Monday, September 24, 2007

I’ve been trying to write about charity and fashion for the last few days but I keep moving into the topic of consumerism rather than clothing. The two issues are entwined with each other, particularly in the case of Red, the charity founded by Bono and a number of other people. His work with Red is a perfect example of the move towards ethical charities that work within the consumer market and use fashion and celebrity as a means to an end. Gap, American Express and Apple all produce items that allow sales proceeds to go to the charity and appear to be engaging in these activities to show that they understand these problems while going about their daily practice in every other area. Bono also has other ties with ethical fair trade consumerism and the fashion industry.

Charity and fashion is a complicated subject because the vast majority of questions that arise from it can only be directed at individuals. The motivation behind fashion and celebrity involvement with these issues is often unclear, it’s rarely explained in interviews and the cause tends to be the focus. It can be argued that individual’s motives don’t matter and yet it would probably bring it home that people live in a global rather than local environment. Charities need to make money, people don't give enough on the street, they often don't stop for people with clipboards but they do use American Express cards, they buy T-shirts. Generally if people are getting something they'll give something. Everyone who gives to charity admits other people need help but they're exercising their judgement about who to help, I don't necessarily think the right to choose a cause is realistic, would prefer it if funds were more centralised but we live in a society that currently needs charitable donation. Every tool may as well be used to achieve those donations.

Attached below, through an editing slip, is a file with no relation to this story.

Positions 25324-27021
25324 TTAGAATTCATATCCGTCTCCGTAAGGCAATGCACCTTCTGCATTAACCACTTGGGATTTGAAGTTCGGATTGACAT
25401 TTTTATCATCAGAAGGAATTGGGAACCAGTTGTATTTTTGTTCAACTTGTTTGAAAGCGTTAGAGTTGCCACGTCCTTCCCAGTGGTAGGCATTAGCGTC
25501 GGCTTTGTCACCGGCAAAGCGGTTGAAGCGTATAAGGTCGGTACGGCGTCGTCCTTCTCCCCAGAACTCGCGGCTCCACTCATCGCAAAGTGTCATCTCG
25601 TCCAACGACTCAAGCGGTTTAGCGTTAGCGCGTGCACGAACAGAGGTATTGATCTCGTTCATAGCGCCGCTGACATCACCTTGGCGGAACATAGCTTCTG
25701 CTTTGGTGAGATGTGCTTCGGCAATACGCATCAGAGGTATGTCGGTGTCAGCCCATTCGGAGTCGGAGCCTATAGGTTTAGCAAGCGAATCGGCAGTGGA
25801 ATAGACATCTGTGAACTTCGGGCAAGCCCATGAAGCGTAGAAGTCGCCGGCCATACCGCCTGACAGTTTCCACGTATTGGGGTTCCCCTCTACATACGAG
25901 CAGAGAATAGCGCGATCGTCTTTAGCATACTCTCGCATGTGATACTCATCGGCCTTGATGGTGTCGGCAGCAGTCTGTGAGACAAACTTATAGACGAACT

The first real utilisation of the fashion industry in charity circles that I can recall was the big PETA campaign. Most people in the western world will be able to recall either seeing one of the anti-fur ads featuring a supermodel or if not then reading about the campaign. There has been a huge amount of criticism of models stating that they were anti-fur and then wearing fur years later on the catwalk. I don't have to approve of my workplace and its actions to work there, very few people actually work in line with their ethics so it's difficult to criticise without talking to a specific model about their motivation.

My desire to write about charity has been motivated by The Fashion for Relief campaign espoused by Naomi Campbell. It is perhaps the least complicated example of the fashion industry raising money for people in difficult circumstances. Its methods of raising money are quite straightforward and less branded than most of the recent charitable causes that I've mentioned, despite a T-shirt design by Christopher Bailey, the Creative Director of Burberry, however the lack of involvement of huge monolithic companies makes it easier to think about from a moral point of view. It seems like the simplest thing on earth to use fashion to make people's lives better and yet in a sense it doesn't create awareness. Very few people like the speech that comes before a concert or the ethical advice that is printed on a CD sleeve because it mixes art, pleasure and guilt. If you acknowledge the cause it takes the art and fun away to an extent, if you don't acknowledge the cause you're wilfully ignoring the origin of the product. In a sense it also makes ethical work out of the ordinary when the ethics shouldn't be something that need to be emphasized. Designers, labels that make so much money should be sourcing their products and working in such a way by default.

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